• 15 ml rose geranium essential oil
  • 12 ml lemongrass essential oil
  • 5 ml bergamot essential oil
  • 5 ml sweet orange essential oil
  • 3 ml spearmint essential oil

Directions

  1. Prepare the essential oil blend and set aside.
  2. Measure out the caustic soda and the water. Then add the caustic soda to the water  (not the other way round!) and stir until the caustic soda has completely dissolved.
  3. Add 2 teaspoons of sodium lactate to the lye solution and set aside to cool down.
  4. Weigh out the coconut oil and butters and melt in the microwave or on the stove top until completely melted. Add the olive oil and give the oils a quick stir.
  5. Once the lye has cooled down to room temperature, and making sure you are still wearing protective gear, carefully pour the lye to the oils and, using a stick blender, mix until emulsified.
  6. Add the essential oils and keep mixing with the stick blender until medium trace.
  7. Pour the soap into the soap mould and sprinkle some rose petals over the top.
  8. Leave the soap to cure a couple of days before unmoulding, and then let it stand for another few days before cutting into bars. The soap bars will need to cure for a further 6-8 weeks until ready for use.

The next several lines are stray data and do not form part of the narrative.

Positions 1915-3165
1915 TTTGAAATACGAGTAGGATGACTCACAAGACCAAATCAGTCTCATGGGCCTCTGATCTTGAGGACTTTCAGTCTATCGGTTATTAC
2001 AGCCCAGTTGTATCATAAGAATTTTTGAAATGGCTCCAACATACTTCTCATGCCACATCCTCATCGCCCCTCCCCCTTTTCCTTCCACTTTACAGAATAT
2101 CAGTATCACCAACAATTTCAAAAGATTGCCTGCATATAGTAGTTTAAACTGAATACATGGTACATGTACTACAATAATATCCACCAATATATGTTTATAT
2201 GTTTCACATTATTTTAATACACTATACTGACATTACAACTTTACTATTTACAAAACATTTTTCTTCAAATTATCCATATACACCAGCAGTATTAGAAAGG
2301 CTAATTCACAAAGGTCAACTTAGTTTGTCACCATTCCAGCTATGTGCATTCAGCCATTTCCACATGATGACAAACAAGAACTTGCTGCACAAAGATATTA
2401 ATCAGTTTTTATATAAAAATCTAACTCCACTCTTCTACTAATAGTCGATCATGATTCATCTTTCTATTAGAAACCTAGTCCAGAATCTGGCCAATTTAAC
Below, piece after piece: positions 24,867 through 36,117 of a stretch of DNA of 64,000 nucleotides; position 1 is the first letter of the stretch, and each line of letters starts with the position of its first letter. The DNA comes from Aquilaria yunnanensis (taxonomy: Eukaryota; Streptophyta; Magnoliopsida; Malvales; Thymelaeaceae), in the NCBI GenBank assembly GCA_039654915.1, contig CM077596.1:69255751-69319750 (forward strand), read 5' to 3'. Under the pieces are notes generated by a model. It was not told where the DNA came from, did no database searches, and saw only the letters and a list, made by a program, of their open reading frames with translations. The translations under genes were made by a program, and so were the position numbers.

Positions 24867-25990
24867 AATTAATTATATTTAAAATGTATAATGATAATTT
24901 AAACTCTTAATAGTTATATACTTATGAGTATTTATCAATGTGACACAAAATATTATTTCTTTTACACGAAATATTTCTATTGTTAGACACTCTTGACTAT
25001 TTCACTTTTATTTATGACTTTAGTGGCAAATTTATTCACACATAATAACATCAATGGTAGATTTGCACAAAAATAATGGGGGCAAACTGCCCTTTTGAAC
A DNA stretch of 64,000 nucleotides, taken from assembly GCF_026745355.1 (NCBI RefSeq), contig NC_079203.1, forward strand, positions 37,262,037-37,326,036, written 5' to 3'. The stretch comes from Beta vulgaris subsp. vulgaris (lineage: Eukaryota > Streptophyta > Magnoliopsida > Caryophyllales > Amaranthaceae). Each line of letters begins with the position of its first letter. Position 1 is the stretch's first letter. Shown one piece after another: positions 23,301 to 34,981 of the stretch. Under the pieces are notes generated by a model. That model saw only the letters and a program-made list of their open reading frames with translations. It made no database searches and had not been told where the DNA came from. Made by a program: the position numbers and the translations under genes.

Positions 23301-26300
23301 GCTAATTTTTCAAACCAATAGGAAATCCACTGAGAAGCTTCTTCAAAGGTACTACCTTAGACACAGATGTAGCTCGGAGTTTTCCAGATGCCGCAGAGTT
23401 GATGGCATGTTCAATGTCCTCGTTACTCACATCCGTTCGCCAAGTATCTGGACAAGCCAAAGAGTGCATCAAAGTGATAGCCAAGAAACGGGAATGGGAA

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Cleansing clay soap

Difficulty: Beginners
Time: 1 hr
Yields: 500 g soap

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French pink clay is known to clarify and improve skin softness, but in a gentle way, which makes it ideal for all skin types. A shower soap made with pink clay will gently exfoliate without irritating your skin, and will help smooth and draw out impurities. If you have oily skin or blemished skin, for example on the upper arms, backs of thighs and/or stomach, you can substitute the pink clay for red clay, which has a stronger drawing effect.